Most of these books I sought out were from the 1960s-1980s or were part of the trajectory of this turbulent era that saw acute economic crisis, the imposition of dictatorial rule under Marcos, the spread of opposition to the US invasion of Vietnam, the resurgence of leftist movements in the country, and the ascendance of Maoism and national liberation struggles worldwide. And yet the persistence of the social ills inherited from that era including continued foreign domination, oligarchic monopoly over wealth and power, and the persistent lure of authoritarian solutions under the name of Duterte ensures the relevance of these works ― in the same way the Marxist tradition has been defined as a classic that must be returned to again and again.[v]
As Marxist literary critic E. San Juan, Jr. said, “Literature can be a weapon for enslavement or liberation, for continuing subservience to former colonial masters and the internalized colonizer or for emancipation. Let us select those weapons, those texts and writers, that will help us free ourselves from what one writer calls ‘400 years of servitude…’”[vi]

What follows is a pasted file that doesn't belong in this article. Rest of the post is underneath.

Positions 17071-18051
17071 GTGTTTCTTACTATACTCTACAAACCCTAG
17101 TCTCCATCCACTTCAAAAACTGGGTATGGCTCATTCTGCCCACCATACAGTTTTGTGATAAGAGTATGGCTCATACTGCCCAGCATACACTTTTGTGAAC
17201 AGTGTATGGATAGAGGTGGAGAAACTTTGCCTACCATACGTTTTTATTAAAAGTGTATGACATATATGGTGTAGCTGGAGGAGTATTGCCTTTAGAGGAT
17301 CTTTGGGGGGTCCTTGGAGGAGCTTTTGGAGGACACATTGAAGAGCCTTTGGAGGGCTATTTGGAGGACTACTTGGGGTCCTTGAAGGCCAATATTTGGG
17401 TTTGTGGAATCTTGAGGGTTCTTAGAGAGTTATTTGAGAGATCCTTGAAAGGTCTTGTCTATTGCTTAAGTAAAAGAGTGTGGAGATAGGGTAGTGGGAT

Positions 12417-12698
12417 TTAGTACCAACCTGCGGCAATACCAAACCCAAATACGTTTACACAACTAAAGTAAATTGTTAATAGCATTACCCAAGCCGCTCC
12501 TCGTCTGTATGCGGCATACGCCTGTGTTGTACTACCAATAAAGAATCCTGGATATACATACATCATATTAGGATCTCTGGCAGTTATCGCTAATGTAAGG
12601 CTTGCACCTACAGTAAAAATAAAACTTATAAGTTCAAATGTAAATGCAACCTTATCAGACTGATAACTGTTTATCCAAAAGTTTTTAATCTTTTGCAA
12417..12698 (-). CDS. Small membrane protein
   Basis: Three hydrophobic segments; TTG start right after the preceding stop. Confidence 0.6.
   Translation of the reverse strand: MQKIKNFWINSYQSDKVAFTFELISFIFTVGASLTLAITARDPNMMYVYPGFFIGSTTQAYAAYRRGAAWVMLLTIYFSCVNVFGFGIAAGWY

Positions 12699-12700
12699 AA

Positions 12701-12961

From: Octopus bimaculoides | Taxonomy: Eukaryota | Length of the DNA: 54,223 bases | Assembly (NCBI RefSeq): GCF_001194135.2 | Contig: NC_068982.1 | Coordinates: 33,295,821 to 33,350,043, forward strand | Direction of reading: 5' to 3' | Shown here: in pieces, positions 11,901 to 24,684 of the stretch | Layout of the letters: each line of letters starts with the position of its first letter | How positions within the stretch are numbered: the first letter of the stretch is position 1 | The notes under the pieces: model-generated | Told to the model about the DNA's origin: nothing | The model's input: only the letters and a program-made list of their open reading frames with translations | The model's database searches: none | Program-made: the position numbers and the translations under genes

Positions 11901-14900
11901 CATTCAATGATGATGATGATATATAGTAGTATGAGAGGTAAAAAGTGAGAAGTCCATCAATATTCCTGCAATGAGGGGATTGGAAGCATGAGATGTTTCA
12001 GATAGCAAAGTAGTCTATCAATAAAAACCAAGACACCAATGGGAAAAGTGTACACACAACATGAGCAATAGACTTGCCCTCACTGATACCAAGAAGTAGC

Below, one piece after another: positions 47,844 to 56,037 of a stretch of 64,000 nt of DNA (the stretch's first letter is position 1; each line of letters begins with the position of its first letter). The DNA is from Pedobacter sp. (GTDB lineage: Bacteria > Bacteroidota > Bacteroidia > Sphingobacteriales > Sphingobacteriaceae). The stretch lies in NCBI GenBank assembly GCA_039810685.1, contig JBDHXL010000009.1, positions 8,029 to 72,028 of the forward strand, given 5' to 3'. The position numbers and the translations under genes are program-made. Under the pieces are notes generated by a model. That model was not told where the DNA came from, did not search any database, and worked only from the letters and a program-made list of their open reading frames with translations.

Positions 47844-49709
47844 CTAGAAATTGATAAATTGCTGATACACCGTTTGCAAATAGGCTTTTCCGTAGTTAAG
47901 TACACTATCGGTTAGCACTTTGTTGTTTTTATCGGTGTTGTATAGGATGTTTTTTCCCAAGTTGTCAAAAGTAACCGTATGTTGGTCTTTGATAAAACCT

[i]. Walter Benjamin, “Unpacking My Library: A Talk About Book Collecting”, Illuminations, Trans. Harry Zhon (New York: Schocken Books, 1968/2007), 62.
[ii]. Jorge Luis Borges, “The Library of Babel”, Labyrinths, Eds. Donald Yates & James Irby (London: Penguin Books, 1970), 85.
[iii]. Resil Mojares, “A Houseful of Books,” House of Memory: Essays (Pasig City: Anvil, 1997), 208.
[iv]. Octavio Paz, Alternating Current, Trans. Helen Lane (New York: Arcade, 1990), 35.
[v]. Fredric Jameson, “Marx and Montage”, New Left Review 58, July-August 2009, 117.
[vi]. E. San Juan, Jr., “Literature and Liberation”, History & Form: Selected Essays (Quezon City: Ateneo de Manila University Press, 1996), 25.